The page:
Have you ever been talked into buying something you were a little hesitant to purchase, at first?  Or to buy a different product than the one you were initially considering?  Or to pull the trigger on an item (a house, car, etc.) that might not have been able to offer every feature you were looking for, but had other characteristics or attributes that were just too compelling or attractive to resist?

If so, you’ve witnessed the power of “salesmanship” in action.

I mention this point because I come across fewer and fewer professionals today who seem ready, willing, and able to go to bat for themselves in the job hunting and interviewing process, anticipating adversity and embracing responsibility for winning the job at hand.  Instead, it seems as if most people are approaching the process from a fairly passive and defensive standpoint, responding to employer requests with little initiative and expecting (it appears) that they’ll be hired strictly based on the facts of their resume alone, versus needing to actively convince an employer to hire them.

But that’s the whole key.  In the professional sales world, there are the folks who have truly mastered the art of closing the deal, versus mere “order takers” who simply answer customer questions, process paperwork, and serve an administrative function.  And if you’re on the hunt for a new opportunity, it’s no surprise that you want to emulate the former camp.  Instead of just going through the motions and trying to give safe, non-objectionable answers in interviews, make it your goal to respond with the confidence, strength, and conviction that signals to the employer “you’d be a fool not to hire me.”  Consider stepping up your game and using more assertive language like “I can ace this job if given the chance” or “here’s how I can improve the bottom line” or “now that I understand your expectations, let me explain exactly why I think I can knock them out of the park.”

Again, I just don’t see individuals doing this as much as in years past for whatever reason — and given the high level of competition out there and continued risk-averse mindset that many employers seem to be displaying, in these post-recessionary times, a little sales grease might be just what you need to tip the scales and push your candidacy over the hump.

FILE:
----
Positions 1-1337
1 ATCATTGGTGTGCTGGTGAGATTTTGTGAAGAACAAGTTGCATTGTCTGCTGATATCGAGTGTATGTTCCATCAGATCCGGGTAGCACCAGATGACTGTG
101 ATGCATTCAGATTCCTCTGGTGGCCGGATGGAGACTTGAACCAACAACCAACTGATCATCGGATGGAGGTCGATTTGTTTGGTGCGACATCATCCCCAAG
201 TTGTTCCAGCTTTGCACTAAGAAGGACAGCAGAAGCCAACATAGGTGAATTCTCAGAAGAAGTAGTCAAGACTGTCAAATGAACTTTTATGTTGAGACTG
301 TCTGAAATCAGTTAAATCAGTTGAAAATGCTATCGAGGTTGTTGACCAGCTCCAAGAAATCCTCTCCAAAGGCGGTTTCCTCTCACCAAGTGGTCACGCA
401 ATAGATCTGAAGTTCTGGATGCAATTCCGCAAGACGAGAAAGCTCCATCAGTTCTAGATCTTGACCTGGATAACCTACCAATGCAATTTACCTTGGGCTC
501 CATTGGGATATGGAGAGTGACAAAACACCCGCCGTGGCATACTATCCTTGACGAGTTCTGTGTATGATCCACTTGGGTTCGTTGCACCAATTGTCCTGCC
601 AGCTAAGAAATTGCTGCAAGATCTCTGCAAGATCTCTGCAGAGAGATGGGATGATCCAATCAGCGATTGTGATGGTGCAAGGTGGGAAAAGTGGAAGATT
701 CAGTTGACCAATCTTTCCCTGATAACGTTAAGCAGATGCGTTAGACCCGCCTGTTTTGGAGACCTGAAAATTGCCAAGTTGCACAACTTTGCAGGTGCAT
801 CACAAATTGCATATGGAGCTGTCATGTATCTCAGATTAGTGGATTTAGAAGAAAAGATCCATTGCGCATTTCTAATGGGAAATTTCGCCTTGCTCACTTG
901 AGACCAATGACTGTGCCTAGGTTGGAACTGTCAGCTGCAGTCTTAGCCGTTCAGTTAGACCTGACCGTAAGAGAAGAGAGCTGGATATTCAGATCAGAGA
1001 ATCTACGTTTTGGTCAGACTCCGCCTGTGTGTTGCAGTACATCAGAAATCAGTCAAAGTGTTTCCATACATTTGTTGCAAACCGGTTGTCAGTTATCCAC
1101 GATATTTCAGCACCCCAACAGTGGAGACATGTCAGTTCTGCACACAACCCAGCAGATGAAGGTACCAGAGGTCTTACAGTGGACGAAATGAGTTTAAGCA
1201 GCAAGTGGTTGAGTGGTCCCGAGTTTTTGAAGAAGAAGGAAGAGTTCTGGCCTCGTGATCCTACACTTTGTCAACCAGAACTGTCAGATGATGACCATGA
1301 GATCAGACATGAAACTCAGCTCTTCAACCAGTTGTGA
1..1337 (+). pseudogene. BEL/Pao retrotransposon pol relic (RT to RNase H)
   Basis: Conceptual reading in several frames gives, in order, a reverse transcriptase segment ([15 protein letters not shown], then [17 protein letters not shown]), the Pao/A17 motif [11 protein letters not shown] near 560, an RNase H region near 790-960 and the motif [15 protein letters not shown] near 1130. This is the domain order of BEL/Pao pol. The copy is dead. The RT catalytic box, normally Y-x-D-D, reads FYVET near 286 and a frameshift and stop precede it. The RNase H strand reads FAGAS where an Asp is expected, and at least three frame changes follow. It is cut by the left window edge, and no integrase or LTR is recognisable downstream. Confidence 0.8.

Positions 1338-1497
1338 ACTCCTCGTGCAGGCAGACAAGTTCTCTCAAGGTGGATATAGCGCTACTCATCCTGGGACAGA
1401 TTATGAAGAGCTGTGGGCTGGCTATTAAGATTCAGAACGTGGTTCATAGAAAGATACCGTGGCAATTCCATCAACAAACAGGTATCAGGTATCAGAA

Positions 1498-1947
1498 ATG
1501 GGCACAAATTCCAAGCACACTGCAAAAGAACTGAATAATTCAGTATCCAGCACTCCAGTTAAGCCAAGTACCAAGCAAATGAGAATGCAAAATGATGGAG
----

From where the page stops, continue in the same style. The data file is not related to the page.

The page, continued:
At the end of the day, hiring managers are wired with the same psychology as the rest of us.  They can be charmed.  They can be persuaded.  They can be coaxed.  They can be talked into changing their mind about a candidate or convinced to overlook certain deficiencies on an individual’s resume, just as long as they’re given clear and convincing reasons to do so.  And while I know the deck may seem stacked at times, remember, the jury is almost always still out when the interviewing process gets underway.  If the company already knew exactly who there were going to hire, it’s likely they’d just “anoint” the chosen one and save themselves hours of wasted time asking people to come in and present their qualifications.  You’ve got a shot.  And even if you don’t match all of the job’s stated qualifications heading into an interview, your credentials were obviously good enough to get you into the race, so seize the chance to rise above the competition and convince the employer beyond the shadow of a doubt that you’re the one for the job.

Might this require some uncharacteristic boldness on your part?  Or some extra preparation so that you can be prepared to respond to whatever tough questions the hiring manager might throw at you?  Absolutely.  But that’s the nature of selling and what you’ll see top sales professionals do, day after day.  They’re chomping at the bit to discuss their product’s strengths, they’re equally well-prepared to address any potential liabilities, and they realize that how the interviewer/customer feels about them — and the level of confidence and conviction they display — is every bit as important as whether they have XYZ certification or a few extra years of experience under their belt.

So while I realize I may be preaching to the choir in terms of some of you out there, I just wanted to share a few thoughts on this score and get you thinking about whether you’re truly acknowledging the power of selling yourself — and the degree to which you might able to control your destiny in interviews — or whether you’re instead functioning as a mere order-taker, going through the motions and hoping that the customer will just hire you due the lack of any better options.  Call me crazy, but I’m suspecting that most of you would rather be in the former camp…

Years ago, in fact, I had somebody suggest that every job seeker should immediately start reading some classic sales books, versus typical career advice books, as such publications would likely be much more useful in helping them get ahead in the workplace.  You know what?  I tend to agree.  And if any of you might want to give this advice a shot, here’s one list you could peruse for ideas!